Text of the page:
The opinion of the court was delivered by: John G. Koeltl, District Judge:
MEMORANDUM ORDER AND OPINION
The plaintiff, Michael Charles Garrett, filed this action pursuant to 42 U.S.C. § 1983, alleging that the defendant, Detective Michael Puma, (the "defendant" or "Detective Puma") violated the plaintiff's rights under the Fourth, Fifth, Sixth, Eighth and Fourteenth Amendments. In particular, the plaintiff alleges that the defendant is liable for false arrest and malicious prosecution. The defendant moves for summary judgment pursuant to Federal Rule of Civil Procedure 56, arguing that all of the plaintiff's claims are without merit.*fn1
The standards to be applied to a motion for summary judgment are well established. "The Court shall grant summary judgment if the movant shows that there is no genuine dispute as to any material fact and the movant is entitled to judgment as a matter of law." Fed. R. Civ. P. 56(a). "The party seeking summary judgment bears the burden of establishing that no genuine issue of material fact exists . . . ." Rodriguez v. City of New York, 72 F.3d 1051, 1060-61 (2d Cir. 1995). In determining whether that burden has been met, the Court is required to resolve all ambiguities and credit all factual inferences that could be drawn in favor of the party against whom summary judgment is sought. See, e.g., Anderson v. Liberty Lobby, Inc., 477 U.S. 242, 255 (1986); Matsushita Elec. Indus. Co. v. Zenith Radio Corp., 475 U.S. 574, 587 (1986). "It is not the province of the court itself to decide what inferences should be drawn . . . .; if there is any evidence in the record from any source from which a reasonable inference could be drawn in favor of the nonmoving party, summary judgment is improper . . . ." Howley v. Town of Stratford, 217 F.3d 141, 151 (2d Cir. 2000); see also Bank of Am., N.A. v. Vergest Ltd., No. 10 Civ. 4682, 2011 WL 92751, at *1 (S.D.N.Y. Jan. 11, 2011).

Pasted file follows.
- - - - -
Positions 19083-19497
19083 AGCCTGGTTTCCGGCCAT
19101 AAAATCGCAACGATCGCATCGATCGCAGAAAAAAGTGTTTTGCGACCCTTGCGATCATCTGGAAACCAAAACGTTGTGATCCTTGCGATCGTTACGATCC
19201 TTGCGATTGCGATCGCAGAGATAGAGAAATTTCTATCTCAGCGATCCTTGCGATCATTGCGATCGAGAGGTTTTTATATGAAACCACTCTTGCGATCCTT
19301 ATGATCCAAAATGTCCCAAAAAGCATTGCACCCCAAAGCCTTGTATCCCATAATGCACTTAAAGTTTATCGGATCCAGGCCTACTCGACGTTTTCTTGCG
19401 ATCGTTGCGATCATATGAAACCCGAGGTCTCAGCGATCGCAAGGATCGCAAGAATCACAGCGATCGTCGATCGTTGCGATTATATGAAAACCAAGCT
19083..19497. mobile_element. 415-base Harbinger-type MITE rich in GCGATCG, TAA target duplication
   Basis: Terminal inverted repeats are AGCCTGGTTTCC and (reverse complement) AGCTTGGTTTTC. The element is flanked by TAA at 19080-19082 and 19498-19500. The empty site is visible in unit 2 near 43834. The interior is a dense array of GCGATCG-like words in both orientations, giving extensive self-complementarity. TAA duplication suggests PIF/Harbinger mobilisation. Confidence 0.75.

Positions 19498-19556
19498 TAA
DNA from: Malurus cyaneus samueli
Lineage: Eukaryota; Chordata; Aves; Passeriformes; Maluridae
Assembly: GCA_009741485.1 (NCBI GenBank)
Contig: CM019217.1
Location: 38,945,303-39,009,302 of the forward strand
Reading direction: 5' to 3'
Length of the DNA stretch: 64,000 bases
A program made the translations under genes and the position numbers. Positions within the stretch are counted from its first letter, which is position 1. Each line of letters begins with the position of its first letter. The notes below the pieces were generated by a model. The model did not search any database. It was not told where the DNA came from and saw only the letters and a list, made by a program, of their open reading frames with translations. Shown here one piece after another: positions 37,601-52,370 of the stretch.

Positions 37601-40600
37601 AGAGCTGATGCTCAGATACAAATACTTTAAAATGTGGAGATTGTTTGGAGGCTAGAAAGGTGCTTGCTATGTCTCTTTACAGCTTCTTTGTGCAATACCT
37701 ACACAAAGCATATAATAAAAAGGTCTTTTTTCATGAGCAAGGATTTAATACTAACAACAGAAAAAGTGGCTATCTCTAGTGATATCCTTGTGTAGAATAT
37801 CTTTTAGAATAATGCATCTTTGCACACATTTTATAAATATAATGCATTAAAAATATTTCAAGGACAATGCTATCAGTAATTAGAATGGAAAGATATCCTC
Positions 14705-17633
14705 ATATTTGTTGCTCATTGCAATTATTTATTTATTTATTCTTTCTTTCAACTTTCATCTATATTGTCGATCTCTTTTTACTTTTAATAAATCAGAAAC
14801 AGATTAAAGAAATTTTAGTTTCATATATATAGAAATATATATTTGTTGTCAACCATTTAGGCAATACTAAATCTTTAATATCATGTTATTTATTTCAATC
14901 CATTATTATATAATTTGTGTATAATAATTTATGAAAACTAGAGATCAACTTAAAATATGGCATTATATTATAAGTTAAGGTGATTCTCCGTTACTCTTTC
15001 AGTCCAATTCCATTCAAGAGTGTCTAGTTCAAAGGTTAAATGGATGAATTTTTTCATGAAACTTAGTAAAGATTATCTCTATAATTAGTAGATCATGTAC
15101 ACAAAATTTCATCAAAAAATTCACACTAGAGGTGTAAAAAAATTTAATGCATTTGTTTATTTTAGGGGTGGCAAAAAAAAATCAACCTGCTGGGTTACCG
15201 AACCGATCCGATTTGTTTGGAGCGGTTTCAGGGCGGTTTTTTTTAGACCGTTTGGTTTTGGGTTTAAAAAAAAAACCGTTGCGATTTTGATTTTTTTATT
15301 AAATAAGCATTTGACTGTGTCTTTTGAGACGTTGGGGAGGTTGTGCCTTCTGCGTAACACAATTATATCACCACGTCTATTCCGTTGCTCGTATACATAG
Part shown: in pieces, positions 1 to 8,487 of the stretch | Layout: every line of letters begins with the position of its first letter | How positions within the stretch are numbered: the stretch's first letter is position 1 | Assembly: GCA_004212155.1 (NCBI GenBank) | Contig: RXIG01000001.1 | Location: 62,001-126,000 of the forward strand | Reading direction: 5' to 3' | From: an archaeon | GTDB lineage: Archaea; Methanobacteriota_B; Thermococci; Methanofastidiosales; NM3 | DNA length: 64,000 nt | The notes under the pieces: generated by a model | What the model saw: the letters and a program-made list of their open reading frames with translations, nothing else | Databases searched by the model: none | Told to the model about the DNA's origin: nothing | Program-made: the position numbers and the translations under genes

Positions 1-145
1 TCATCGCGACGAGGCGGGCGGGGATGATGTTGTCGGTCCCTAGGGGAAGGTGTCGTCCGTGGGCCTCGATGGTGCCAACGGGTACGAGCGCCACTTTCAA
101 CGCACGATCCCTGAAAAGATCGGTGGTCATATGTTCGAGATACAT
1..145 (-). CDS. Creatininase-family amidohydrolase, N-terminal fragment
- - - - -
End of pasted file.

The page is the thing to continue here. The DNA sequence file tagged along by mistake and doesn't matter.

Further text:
The following facts are undisputed unless otherwise noted. On the morning of October 31, 2008, an unknown perpetrator stabbed William Won, the victim, near the intersection of Sixth Avenue and Thirty-Second Street in New York City. (Def.'s 56.1 Stmt. ¶ 2; Pl.'s Resp. to Def.'s 56.1 Stmt. (Pl.'s 56.1 Resp.) ¶ 2.) In response to a 911 call placed by an observer, New York City patrol officers and emergency medical technicians arrived at the scene, and transported the victim to Bellevue Hospital. (Def.'s 56.1 Stmt. ¶¶ 3-4; Pl.'s 56.1 Resp. ¶¶ 3-4.) The victim sustained loss of blood and permanent injuries, and was hospitalized for a week following the incident. (Def.'s 56.1 Stmt. ¶¶ 5-6; Pl.'s 56.1 Resp. ¶¶ 5-6; Scharfstein Decl. Ex. D ("Won Dep."), at 25:2-26:14.)
Night Watch detectives, crime scene analysts, and police officers, including Police Officer Robert Groppe, investigated the scene of the crime. (Def.'s 56.1 Stmt. ¶¶ 7-8; Pl.'s 56.1 Resp. ¶¶ 7-8.) Police officers canvassed the surrounding area for cameras, and Officer Groppe recovered and invoiced a Budweiser beer bottle. (Def.'s 56.1 Stmt. ¶¶ 9-10; Pl.'s 56.1 Resp. ¶¶ 9-10; Scharfstein Decl. Ex. G.)
The case was assigned for investigation to the defendant, Detective Puma, when he arrived at work at 8:00 a.m. on October 31, 2008. (Def.'s 56.1 Stmt. ¶ 11; Pl.'s 56.1 Resp. ¶ 11.)
With the assistance of other detectives, the defendant investigated the case and interviewed the complaining witness. (Def.'s 56.1 Stmt. ¶ 12; Pl.'s 56.1 Resp. ¶ 12.) The defendant canvassed the area surrounding the scene of the crime, identified cameras that may have captured the incident, and reviewed film from these cameras. (Def.'s 56.1 Stmt. ¶¶ 14-15; Pl.'s 56.1 Resp. ¶¶ 14-15.) The defendant contacted the Technical Assistance and Response Unit ("TARU") and the Pattern Identification Module System ("PIMS") to help him preserve the film, and to determine whether the film had captured the face of the perpetrator and, if so, whether the film could be enhanced to render visible the face of the perpetrator. (Def.'s 56.1 Stmt. ¶ 16; Pl.'s 56.1 Resp. ¶ 16.) There is no evidence that TARU and PIMS provided any useful results. (Scharfstein Decl. Ex. M at NYC 000183, NYC 000184.)
On December 12, 2008, because the investigation did not initially lead to the identification or arrest of any suspect, the defendant, with the approval of a supervisor, closed the case. (Def.'s 56.1 Stmt. ¶¶ 18-19; Pl.'s 56.1 Resp. ¶¶ 18-19.) However, on January 5, 2009, the plaintiff's DNA was recovered through DNA analysis from the beer bottle that Officer Groppe retrieved from the scene of the crime. (Def.'s 56.1 Stmt. ¶ 20; Pl.'s 56.1 Resp. ¶ 20.) As a result, the case was reopened. (Def.'s 56.1 Stmt. ¶¶ 21-22; Pl.'s 56.1 Resp. ¶¶ 21-22.)